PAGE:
Comparison of Transepidermal Water Loss and Skin Hydration in Diabetics and Non-Diabetics.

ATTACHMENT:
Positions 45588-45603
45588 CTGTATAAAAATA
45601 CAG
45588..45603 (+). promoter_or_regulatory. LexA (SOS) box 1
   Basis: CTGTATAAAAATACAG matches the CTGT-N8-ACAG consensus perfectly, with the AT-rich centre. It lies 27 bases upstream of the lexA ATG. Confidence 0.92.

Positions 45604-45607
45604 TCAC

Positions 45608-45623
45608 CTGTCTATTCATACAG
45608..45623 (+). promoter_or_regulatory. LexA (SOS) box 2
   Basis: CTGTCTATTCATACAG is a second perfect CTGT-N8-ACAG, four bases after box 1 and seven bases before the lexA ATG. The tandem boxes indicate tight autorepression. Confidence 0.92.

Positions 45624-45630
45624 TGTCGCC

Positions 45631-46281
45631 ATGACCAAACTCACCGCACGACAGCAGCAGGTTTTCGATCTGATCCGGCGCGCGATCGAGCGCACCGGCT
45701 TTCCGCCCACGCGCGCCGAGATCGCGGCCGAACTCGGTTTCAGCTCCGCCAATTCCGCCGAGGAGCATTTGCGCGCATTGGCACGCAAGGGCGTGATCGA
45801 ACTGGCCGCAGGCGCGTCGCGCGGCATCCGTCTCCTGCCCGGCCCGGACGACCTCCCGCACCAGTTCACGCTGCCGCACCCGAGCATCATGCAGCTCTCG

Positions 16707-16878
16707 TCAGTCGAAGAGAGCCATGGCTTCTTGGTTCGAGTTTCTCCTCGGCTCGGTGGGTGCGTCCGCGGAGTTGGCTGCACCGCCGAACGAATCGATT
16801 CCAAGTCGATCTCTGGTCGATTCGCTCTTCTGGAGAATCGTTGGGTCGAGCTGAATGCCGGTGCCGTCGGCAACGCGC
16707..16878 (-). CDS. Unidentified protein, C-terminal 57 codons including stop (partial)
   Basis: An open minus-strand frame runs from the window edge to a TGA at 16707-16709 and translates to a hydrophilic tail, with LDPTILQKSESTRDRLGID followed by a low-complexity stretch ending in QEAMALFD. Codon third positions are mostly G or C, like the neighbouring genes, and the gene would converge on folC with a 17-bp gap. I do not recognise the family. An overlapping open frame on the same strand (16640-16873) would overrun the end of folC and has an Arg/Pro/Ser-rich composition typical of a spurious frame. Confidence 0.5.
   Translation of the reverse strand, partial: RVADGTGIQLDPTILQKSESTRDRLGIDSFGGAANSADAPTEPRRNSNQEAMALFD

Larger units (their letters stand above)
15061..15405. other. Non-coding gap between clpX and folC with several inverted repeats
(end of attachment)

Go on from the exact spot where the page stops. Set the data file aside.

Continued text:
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Pruritus among patients with diabetes mellitus is common and may lead to complex dermatological conditions if left untreated. Pruritus can be caused by increased transepidermal water loss (TEWL) and reduced skin hydration.To compare the TEWL and skin hydration in diabetic with non-diabetic patients. To investigate the association between TEWL and skin hydration with HbA1c, fasting blood sugar (FBS), treatment, peripheral neuropathy and age in diabetic patients.This is a prospective, case-control study carried out at a tertiary medical centre in Kuala Lumpur, Malaysia. The TEWL and skin hydration measurements were taken at six different sites in both groups.A total of 146 patients were included (73 cases, 73 controls) with 24 males and 49 females in each group. No significant difference in TEWL and skin hydration between diabetes and non-diabetics. Significant reduction in skin hydration in diabetes patients with FBS>7mmol/L; p=0.005 and peripheral neuropathy; p=0.005. Lower TEWL over the anterior shin in patients with HbA1c>6.5%; p=0.018. Increased TEWL at the flank in patients on insulin injections >1ü/kg/d; p=0.003. A significant reduction in TEWL (p=0.042) and hydration (p=0.036) in those >45 years old in diabetes and non-diabetic groups, respectively.There was no difference in TEWL and skin hydration in diabetes and non-diabetic patients. In the diabetes group, reduction in skin hydration was associated with uncontrolled FBS and peripheral neuropathy but not HbA1c or diabetes treatment. TEWL was lower in patients with FBS>8mmol/L and increase in those with higher insulin requirement.


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